In this third week of yoga teacher training, we’ve been observing classes in addition to practicing so we could see real bodies move and breathe. This has been quite a fascinating experience for me so far. I’ve watched plenty of yoga videos, but it’s definitely not the same. Ones where there are different “students” demonstrating modifications feel very produced and edited. I guess no one wants to watch an instructional yoga video where the beginner level person in the back is sweating profusely and falling all over themselves. (By the way, although I don’t consider myself a beginner, I am *still* sweating profusely and falling over myself. Self-acceptance goes a long way.)
Observing class lets me get out of my own head and my own body. I’m witnessing other people’s journeys and their transformations. Sometimes, there are big a-ha’s, where I can almost see a figurative lightbulb go off in someone’s head with a small reminder from the teacher. More often, there are little a-ha’s and plenty of tinkering, fidgeting and micro-adjustments.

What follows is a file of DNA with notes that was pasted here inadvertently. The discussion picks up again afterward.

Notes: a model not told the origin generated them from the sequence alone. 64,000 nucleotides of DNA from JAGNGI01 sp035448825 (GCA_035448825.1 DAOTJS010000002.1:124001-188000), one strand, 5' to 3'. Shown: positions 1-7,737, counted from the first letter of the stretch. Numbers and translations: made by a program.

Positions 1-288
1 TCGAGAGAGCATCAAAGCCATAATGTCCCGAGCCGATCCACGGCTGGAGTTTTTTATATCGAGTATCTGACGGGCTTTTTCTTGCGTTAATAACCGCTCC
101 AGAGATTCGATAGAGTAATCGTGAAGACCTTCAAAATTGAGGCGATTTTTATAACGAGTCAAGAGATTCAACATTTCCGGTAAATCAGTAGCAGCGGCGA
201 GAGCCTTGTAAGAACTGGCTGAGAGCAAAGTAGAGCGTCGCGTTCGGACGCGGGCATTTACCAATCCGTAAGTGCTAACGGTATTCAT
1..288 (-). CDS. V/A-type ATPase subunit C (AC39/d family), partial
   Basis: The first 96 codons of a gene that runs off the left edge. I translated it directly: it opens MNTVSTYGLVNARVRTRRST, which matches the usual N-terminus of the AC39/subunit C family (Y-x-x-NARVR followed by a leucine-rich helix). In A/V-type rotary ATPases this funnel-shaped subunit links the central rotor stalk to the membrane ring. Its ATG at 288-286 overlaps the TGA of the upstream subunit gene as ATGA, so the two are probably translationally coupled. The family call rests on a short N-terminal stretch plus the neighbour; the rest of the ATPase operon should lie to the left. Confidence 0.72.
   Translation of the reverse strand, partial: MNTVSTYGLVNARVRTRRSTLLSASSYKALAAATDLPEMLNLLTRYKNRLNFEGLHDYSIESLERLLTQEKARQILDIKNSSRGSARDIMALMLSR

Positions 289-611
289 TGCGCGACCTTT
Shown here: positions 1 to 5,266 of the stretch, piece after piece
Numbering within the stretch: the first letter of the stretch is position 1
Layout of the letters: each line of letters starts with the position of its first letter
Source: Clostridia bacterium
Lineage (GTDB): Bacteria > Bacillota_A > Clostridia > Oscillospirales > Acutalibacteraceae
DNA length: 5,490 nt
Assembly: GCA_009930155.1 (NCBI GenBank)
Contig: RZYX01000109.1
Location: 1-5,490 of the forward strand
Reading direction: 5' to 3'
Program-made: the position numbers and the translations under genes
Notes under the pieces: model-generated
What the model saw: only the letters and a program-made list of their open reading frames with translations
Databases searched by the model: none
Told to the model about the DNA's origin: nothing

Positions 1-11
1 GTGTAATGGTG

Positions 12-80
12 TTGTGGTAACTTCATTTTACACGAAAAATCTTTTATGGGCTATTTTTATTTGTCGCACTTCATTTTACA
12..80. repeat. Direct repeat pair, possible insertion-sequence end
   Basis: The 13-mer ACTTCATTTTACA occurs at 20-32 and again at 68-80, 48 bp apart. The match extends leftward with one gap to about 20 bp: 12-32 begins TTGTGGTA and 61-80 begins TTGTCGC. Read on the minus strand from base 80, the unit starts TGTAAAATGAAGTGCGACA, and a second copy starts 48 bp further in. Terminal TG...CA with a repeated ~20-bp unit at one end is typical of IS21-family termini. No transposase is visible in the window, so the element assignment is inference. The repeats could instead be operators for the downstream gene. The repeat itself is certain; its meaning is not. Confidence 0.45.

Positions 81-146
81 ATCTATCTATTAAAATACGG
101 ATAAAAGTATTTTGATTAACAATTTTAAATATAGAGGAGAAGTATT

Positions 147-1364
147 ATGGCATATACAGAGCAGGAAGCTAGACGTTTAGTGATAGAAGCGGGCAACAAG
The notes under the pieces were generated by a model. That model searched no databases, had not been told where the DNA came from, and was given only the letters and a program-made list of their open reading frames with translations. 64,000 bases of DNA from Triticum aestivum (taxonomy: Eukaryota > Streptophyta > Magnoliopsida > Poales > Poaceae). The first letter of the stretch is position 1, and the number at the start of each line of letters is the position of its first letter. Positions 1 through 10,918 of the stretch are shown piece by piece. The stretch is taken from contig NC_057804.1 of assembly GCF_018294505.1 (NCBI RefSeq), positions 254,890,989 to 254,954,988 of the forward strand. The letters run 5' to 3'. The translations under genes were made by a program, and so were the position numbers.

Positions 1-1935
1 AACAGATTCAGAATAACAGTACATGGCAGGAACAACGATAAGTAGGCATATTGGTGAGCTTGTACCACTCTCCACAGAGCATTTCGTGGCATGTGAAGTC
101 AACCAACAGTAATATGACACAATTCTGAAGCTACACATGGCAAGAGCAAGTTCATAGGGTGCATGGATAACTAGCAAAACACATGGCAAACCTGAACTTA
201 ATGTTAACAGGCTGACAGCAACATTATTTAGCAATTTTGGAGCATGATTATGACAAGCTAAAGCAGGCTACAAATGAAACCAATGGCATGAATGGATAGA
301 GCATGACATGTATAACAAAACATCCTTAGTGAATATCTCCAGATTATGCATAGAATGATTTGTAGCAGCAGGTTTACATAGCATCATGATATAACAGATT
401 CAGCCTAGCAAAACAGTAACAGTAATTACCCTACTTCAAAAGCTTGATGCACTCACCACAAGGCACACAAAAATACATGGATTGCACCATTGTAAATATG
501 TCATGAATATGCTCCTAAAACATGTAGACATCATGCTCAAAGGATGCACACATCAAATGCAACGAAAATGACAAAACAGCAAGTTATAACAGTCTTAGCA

I remember when I first began practicing yoga and holding some of my teachers up on a pedestal for their physical feats. They made every posture look easy. They made holding up their body weight seem as light as a feather. They twisted and bound their hands behind them like every limb was double-jointed. Maybe they taught to their own strengths. Maybe they couldn’t bind 10 years ago, and somewhere around year 4, their shoulders opened up. It’s hard to see the long game when you’re on Day 5 and others are on Day 4,005.
When I see yoga teachers attending a class as students, they still struggle like everybody else. They wobble. They have to be reminded about leveling the hips. They stop breathing when something is hard. They forget their right foot from their left. BECAUSE THEY’RE HUMAN. How silly was I to expect to see a different practice? I mean honestly, will my practice change once I become yoga teacher certified? Of course not. We’re all students. We are all learning. And teachers need teachers too. A doctor still goes to another doctor for preventive care and medical treatment, right?
Going into the fourth week of training, I think I’ll pay special attention to differences between how men’s bodies move versus women’s bodies. For years, my usual ashtanga class was mostly men, and those men had much more advanced practices than I did. I’ve “observed” a lot of men’s bodies (man, that feels dirty to type out), and now I get to see a bigger range of practitioners in these flow classes (men and women).